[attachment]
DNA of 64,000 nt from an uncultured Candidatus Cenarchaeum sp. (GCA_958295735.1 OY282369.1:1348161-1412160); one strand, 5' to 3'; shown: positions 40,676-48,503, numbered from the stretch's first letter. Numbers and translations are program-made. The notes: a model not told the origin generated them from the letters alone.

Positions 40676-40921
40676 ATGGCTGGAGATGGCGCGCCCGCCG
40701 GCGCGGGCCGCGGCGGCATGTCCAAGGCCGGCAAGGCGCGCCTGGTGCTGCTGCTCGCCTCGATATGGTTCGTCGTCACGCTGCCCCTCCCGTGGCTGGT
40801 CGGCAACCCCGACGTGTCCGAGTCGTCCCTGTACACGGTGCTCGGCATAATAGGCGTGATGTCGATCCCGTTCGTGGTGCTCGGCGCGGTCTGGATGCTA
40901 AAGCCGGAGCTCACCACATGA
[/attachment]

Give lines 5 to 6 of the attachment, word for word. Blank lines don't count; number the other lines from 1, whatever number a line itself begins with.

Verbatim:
40801 CGGCAACCCCGACGTGTCCGAGTCGTCCCTGTACACGGTGCTCGGCATAATAGGCGTGATGTCGATCCCGTTCGTGGTGCTCGGCGCGGTCTGGATGCTA
40901 AAGCCGGAGCTCACCACATGA